Dirk Brossé may be gradually reshaping the Chamber Symphony of Philadelphia into a mainly classical ensemble, but he is moving quickly to give the ensemble an air of informality.
He steps to the podium, microphone in hand, to speak casually to the audience, and, Sunday in the holiday concert at the Perelman Theater, he introduced the new concertmistress, Miho Saegusa; the new principal viola, Beth Guterman; and four other new players.
The soloist, hornist John David Smith, is also from the chamber orchestra. Brossé further said that while he once felt in a foreign land when arriving in Philadelphia, he now felt as if he were coming home.
Anonymity is a curse of the orchestral tradition. It's easy to speak of "the orchestra," when, in a chamber orchestra, individual presence and identity give distinction to the ensemble's sound and interpretive ease. After the introductions, listeners may have felt they should have said "Hi."
Brossé's program defined his classical bent. Mozart; his father, Leopold; and Mendelssohn are musical cousins, prospering through transparent orchestration, clear forms, and winning melodies. Brossé's ensemble responded with transparent balances, and the interpretations grew from shadings, subtle lights and shadows, agility, and quick insights.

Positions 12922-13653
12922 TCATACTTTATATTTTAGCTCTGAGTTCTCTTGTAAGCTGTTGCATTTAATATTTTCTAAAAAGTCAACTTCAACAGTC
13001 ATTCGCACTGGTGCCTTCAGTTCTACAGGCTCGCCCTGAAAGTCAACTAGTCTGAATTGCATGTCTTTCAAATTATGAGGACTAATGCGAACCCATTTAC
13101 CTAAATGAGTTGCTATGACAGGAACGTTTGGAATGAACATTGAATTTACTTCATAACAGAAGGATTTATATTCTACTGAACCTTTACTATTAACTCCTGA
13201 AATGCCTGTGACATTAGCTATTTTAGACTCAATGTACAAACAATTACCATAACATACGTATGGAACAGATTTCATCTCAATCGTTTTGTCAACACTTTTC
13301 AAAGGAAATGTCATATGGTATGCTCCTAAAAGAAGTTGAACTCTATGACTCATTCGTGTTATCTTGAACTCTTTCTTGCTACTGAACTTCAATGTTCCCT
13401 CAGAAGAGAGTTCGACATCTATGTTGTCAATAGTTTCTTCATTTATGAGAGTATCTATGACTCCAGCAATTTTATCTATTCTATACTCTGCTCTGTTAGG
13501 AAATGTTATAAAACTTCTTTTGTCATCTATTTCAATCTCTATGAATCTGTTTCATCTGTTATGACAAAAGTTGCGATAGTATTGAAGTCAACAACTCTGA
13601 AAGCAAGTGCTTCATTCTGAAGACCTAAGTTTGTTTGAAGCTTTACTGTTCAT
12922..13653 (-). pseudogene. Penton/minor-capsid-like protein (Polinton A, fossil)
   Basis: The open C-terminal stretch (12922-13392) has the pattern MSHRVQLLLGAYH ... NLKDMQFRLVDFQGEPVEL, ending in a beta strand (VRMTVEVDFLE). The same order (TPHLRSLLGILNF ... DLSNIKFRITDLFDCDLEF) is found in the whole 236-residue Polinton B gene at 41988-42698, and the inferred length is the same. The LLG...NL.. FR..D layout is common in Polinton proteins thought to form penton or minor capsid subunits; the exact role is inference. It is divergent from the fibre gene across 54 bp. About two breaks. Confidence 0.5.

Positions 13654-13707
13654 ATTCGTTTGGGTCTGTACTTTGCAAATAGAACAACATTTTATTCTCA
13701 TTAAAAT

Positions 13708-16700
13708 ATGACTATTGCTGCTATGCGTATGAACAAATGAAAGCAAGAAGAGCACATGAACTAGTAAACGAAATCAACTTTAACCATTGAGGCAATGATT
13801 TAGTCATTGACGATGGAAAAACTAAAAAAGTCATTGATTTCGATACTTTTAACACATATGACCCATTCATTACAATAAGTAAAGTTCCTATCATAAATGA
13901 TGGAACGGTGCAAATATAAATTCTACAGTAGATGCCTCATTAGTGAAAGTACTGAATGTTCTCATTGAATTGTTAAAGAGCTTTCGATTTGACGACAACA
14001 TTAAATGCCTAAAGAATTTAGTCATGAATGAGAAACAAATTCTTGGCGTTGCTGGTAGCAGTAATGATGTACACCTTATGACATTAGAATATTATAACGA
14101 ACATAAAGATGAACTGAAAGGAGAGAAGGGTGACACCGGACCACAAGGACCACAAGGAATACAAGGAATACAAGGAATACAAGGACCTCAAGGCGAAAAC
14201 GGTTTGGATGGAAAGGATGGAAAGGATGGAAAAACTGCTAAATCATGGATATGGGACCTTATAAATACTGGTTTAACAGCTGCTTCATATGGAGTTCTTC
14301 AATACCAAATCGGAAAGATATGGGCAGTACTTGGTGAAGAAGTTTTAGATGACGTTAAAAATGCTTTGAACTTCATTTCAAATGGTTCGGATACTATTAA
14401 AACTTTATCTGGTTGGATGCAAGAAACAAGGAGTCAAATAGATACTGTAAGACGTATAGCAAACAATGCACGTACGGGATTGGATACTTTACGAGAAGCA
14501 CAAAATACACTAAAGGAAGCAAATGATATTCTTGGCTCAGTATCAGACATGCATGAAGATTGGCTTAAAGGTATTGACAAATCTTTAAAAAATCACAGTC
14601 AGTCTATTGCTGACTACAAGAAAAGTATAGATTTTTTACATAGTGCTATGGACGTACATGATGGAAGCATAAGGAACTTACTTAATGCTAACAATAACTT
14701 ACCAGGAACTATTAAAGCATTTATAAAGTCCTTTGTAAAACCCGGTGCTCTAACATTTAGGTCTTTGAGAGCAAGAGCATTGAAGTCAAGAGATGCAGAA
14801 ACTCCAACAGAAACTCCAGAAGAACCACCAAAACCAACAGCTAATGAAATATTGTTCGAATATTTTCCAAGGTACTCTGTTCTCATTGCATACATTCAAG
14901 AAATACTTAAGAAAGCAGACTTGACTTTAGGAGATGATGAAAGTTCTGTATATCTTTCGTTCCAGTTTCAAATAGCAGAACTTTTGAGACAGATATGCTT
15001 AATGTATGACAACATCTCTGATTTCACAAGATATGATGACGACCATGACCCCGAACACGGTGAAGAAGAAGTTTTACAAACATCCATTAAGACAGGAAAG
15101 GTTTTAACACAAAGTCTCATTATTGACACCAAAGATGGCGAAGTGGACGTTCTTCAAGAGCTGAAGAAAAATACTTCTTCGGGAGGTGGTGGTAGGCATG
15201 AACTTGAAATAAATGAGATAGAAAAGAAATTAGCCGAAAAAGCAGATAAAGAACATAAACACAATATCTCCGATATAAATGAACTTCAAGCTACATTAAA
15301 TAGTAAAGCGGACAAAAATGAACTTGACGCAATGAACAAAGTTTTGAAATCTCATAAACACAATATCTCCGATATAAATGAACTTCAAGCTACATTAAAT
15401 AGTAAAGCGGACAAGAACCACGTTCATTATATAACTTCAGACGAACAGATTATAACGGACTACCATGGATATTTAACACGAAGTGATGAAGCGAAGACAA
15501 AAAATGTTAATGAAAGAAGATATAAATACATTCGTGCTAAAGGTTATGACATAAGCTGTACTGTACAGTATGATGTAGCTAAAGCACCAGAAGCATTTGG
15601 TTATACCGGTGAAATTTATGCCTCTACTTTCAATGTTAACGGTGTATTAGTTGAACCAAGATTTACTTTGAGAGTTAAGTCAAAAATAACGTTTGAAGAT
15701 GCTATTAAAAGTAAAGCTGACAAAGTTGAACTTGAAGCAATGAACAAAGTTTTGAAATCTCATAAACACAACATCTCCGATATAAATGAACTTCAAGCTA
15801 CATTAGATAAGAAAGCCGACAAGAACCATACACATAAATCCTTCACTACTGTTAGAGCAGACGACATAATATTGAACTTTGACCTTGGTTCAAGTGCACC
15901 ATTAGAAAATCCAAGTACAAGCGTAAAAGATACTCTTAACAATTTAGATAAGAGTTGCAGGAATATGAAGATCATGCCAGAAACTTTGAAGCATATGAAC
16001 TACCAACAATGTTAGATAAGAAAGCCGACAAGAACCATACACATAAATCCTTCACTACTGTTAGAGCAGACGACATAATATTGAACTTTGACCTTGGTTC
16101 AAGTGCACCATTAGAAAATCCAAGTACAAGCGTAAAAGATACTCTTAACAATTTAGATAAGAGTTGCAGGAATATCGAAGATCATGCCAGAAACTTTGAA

If his conducting sometimes bends toward anonymity, he does not seek identity through distortions and out-of-context flourishes. His music grows organically, often gracefully, and in identifiable style.
The collaboration of conductor with the horn soloist in Mozart's Concerto No. 4 gave distinction to the performance. Smith has an appealing lyrical mode built on varieties of softened attack and seamless phrasing. The work seemed an extended song, with some declamation, to be sure, but with high regard for the flow and shape of the work. He added some decorations, and included a cadenza which touched on bits of the work's melodies without overweighting its place in the whole. His winning technical skills seemed always guided by respect.
Brossé had opened with Leopold Mozart's Toy Symphony, a Christmas bonbon which saw members of the wind sections twittering like birds and trying to solve the mysteries of percussion.
The conductor promises surprises in each concert, and here he led a rather straitlaced reading of Astor Piazzolla's Oblivion. Tangos bend and slouch a little more than this one did. Mendelssohn, a universe away from Piazzolla, emerged with apt spirit and pace, but was memorable for its clarity. Those new players all had names in this reading, and the shifting colors of their parts invigorated the whole piece.